Sunday, May 10, 2015

Smelting - from offcuts to metal ingots

©2015 Fiona Dempster - Silver-plated copper begins to melt at 1085C
On Friday I did my first metal melt with my small electric furnace. In Friday's post I shared some of the outcomes of that experience - not perfect but a good first effort and a lot of lessons learnt.

The whole process really started because I wanted to use the small and odd shaped silver plated offcuts (silver over copper and silver over brass or EPNS). Since I purchased the furnace a couple of weeks ago I have been cutting some offcuts into small fragments that would melt more quickly in the furnace. I have kept the pieces in separate buckets - silver over copper; and silver over brass.

©2015 Fiona Dempster - Small pieces of silver-plated copper
The furnace is quite compact - the biggest crucible I have is supposed to hold 3kg of molten gold when full. The crucibles are solid graphite - which I had cured during the week - takes a couple of hours.

©2015 Fiona Dempster - Small electric metal melting furnace
©2015 Fiona Dempster - Cured graphite crucible full of silver-plate offcuts
My first smelt was with the silver over copper. These were place in the crucible; and were topped up when the metal started to melt at about 1100C. Pouring was a new experience - white hot crucible held with tongs and leather glove. But lovely to see the metal running into the graphite moulds which had been heated but not fully cured.

©2015 Fiona Dempster - White hot crucible - metal and borax flux fumes being given off - all the more reason to do this outside on a solid tiled and well ventilated work area
©2015 Fiona Dempster - Molten metal 
As you can see from the heart shot - the mould was basically on fire with the heat of the metal - it did not burn second time around as it had cured.

©2015 Fiona Dempster - Heart on fire - graphite mould curing itself!!!
The hot metal needed to be quenched in water - still very very hot even after setting.

©2015 Fiona Dempster - The silver-brass heart quenched
And the outcomes look pretty grubby initially; but as you know from Friday's post they polish up well.

©2015 Fiona Dempster - Front of the silver-copper heart in the rough on rust
©2015 Fiona Dempster - Back of the silver-brass heart on wood after quenching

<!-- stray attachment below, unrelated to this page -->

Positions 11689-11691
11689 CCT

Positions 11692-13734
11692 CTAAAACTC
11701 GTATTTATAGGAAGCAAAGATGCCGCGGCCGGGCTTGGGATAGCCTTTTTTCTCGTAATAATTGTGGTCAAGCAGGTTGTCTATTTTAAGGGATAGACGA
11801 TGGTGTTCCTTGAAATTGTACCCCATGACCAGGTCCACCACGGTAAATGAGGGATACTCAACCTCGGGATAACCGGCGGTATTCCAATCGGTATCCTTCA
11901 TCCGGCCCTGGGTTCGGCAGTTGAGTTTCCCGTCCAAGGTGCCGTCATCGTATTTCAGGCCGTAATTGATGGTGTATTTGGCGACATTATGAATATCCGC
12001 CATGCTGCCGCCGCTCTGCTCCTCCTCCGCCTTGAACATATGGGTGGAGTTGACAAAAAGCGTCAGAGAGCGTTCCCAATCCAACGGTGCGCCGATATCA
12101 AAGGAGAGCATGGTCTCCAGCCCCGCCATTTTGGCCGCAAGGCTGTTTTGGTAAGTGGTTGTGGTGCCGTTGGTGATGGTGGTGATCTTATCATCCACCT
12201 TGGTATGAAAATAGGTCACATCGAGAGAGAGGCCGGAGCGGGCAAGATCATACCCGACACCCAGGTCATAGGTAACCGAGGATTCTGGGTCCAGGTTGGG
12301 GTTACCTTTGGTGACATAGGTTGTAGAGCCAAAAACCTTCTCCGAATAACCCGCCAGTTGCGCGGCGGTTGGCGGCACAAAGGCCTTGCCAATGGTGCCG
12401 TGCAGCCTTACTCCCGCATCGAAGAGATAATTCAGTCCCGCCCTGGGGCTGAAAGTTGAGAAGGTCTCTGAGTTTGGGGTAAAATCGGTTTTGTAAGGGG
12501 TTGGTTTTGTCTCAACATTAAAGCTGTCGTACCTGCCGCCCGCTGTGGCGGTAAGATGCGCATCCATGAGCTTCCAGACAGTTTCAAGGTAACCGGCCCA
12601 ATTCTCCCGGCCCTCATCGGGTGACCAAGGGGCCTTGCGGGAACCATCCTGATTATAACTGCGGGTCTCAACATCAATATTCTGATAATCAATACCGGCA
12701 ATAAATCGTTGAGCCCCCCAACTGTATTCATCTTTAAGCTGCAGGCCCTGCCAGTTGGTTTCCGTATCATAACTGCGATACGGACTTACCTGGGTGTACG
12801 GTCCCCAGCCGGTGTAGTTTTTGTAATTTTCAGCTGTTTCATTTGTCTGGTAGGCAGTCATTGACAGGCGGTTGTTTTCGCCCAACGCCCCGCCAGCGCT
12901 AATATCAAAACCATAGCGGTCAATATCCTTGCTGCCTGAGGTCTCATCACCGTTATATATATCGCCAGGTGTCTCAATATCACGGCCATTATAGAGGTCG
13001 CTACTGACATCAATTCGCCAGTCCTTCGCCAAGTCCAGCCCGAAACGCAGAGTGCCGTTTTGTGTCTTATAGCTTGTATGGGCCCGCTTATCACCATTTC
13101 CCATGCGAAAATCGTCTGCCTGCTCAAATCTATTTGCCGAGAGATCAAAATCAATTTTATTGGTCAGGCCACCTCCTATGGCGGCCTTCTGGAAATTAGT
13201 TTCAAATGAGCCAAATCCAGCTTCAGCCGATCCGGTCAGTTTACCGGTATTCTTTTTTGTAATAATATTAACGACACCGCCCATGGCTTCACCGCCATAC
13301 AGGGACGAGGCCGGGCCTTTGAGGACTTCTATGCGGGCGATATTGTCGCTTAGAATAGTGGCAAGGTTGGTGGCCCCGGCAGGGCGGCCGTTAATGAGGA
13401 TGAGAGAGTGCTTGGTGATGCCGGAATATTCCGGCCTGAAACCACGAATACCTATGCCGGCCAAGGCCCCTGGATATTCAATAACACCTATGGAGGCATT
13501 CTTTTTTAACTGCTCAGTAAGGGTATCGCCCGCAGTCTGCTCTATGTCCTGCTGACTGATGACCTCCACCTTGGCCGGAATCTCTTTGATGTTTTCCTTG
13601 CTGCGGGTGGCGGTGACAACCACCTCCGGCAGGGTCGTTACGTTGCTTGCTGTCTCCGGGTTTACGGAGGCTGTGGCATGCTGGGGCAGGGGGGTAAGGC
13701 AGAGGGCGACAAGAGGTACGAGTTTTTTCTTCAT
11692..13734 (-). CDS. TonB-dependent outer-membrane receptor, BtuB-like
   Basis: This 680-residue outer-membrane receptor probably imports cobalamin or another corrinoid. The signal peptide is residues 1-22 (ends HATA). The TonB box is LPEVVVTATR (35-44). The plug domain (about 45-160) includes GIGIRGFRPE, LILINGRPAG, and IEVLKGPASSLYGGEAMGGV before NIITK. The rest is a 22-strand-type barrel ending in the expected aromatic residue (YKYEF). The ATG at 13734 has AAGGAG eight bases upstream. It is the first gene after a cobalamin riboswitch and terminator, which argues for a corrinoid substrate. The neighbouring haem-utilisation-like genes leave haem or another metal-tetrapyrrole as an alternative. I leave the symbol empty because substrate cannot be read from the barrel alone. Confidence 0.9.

Some of the lessons learnt include: good to have two pairs of hands; good to direct gas flame onto the mould and the pouring metal so it stays nice and liquid; good to have a full face mask to deflect the heat; and good to have moulds with wide apertures when one is a rank novice. Still I'm sure the second round in a few weeks time will be interesting.

Thanks to Fiona for the photos (and there are many more) - but next time I think she will be the second pair of hands.

The metal is an amalgam of silver-copper and silver-brass - both have there own rich beauty.


  1. the process is fascinating and i thank you for sharing it... what i love is how the metals separate with the temps - the beautifully reticulated silver sitting atop its base... body and soul... individual and yet joined... they hold hands so wonderfully.

  2. I've always wanted to do this but I think I can now be satisfied to know that you're doing it Barry. What a wonderful process to see through Fiona's photos!

  3. Hi MJ and C - thanks for your support and encouragement - I loved doing this - and am excited about the serendipitous nature of the whole process - separate but joined - I like that. C - maybe one day when you visit can have a play with metal. Go well. B

  4. so interesting to see how serious working with hot metal is...and looking at your photos i kept thinking i might see the hands of another underground-dwelling person come to visit and help you out. once on a camping trip with hooligans and adults (all male) one guy carved a little wooden mold and heated up some found metal, poured it in, and made a little beadlike thing. i was fascinated. on that same trip one of the fire-pit rocks split in half with a big sound. we all returned safely.

  5. ooo ... it's interesting how the surface of the heart turned out. Like reticulated metal. Super cool (or hot) and so very fascinating!


Comments are welcomed - it is good to connect with fellow travellers.